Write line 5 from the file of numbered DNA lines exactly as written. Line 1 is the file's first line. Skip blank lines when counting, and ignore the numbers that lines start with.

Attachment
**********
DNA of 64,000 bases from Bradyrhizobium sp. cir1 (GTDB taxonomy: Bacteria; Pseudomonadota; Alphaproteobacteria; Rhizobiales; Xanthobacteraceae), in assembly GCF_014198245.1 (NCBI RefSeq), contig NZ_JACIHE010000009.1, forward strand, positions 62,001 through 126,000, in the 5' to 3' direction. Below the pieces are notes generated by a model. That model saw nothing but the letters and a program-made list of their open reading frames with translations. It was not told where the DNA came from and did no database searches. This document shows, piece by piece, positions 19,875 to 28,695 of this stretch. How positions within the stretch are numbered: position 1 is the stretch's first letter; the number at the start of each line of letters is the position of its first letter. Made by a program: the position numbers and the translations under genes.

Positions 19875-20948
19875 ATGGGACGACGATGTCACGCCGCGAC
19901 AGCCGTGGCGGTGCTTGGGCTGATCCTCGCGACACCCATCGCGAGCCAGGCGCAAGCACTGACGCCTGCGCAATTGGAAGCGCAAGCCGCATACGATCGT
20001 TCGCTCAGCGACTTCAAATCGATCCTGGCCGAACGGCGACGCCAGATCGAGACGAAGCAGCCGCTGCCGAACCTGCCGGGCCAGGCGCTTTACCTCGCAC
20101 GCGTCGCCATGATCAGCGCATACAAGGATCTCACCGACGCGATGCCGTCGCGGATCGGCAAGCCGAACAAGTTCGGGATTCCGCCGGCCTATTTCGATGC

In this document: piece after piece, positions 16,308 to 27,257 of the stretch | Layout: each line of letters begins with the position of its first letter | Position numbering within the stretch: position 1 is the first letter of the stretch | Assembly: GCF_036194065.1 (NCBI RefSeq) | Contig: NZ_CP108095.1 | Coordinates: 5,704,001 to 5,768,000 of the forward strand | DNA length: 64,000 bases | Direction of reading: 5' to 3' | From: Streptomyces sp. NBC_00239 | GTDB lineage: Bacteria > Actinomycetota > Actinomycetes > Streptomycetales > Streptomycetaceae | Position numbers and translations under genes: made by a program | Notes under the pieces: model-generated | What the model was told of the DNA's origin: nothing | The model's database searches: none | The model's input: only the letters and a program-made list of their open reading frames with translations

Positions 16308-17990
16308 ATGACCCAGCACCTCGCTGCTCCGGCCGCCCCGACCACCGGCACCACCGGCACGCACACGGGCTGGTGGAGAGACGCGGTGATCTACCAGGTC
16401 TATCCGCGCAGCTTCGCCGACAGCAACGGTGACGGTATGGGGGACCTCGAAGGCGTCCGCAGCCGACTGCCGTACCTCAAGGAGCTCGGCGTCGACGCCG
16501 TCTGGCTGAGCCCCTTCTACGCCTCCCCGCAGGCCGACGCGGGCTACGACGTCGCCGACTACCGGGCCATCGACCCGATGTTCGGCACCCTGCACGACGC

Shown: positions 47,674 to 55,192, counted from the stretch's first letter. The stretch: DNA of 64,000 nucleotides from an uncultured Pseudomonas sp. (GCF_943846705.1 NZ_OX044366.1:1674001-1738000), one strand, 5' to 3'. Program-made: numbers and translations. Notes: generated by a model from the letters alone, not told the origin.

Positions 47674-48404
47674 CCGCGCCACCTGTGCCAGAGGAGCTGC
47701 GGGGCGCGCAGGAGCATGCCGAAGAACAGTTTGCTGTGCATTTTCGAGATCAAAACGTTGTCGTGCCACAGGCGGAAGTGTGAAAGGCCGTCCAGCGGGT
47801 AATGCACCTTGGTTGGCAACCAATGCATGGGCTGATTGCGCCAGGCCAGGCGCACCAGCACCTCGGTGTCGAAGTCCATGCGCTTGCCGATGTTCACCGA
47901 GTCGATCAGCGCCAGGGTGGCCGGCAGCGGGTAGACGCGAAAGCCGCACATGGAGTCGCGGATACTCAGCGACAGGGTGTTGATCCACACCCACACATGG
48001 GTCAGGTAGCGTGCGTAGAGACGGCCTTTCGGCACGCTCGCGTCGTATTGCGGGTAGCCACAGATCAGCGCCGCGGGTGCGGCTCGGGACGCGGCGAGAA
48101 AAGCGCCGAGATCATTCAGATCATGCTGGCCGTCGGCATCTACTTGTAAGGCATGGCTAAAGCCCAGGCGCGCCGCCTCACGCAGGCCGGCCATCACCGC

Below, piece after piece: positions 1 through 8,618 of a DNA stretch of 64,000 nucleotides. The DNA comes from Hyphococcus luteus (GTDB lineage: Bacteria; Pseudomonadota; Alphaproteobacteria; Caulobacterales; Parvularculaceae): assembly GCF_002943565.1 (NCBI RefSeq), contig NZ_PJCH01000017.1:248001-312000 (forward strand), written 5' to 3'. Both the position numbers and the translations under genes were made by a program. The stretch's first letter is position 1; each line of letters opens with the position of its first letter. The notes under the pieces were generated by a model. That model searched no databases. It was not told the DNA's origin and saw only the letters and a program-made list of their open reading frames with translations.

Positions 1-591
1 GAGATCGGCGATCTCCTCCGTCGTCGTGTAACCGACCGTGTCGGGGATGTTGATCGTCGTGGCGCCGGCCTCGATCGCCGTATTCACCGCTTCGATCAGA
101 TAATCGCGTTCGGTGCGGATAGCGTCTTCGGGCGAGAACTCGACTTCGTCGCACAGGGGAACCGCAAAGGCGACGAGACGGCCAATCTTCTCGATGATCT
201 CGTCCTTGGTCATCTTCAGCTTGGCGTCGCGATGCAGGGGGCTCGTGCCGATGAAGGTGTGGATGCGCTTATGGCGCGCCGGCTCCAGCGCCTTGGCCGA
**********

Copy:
20001 TCGCTCAGCGACTTCAAATCGATCCTGGCCGAACGGCGACGCCAGATCGAGACGAAGCAGCCGCTGCCGAACCTGCCGGGCCAGGCGCTTTACCTCGCAC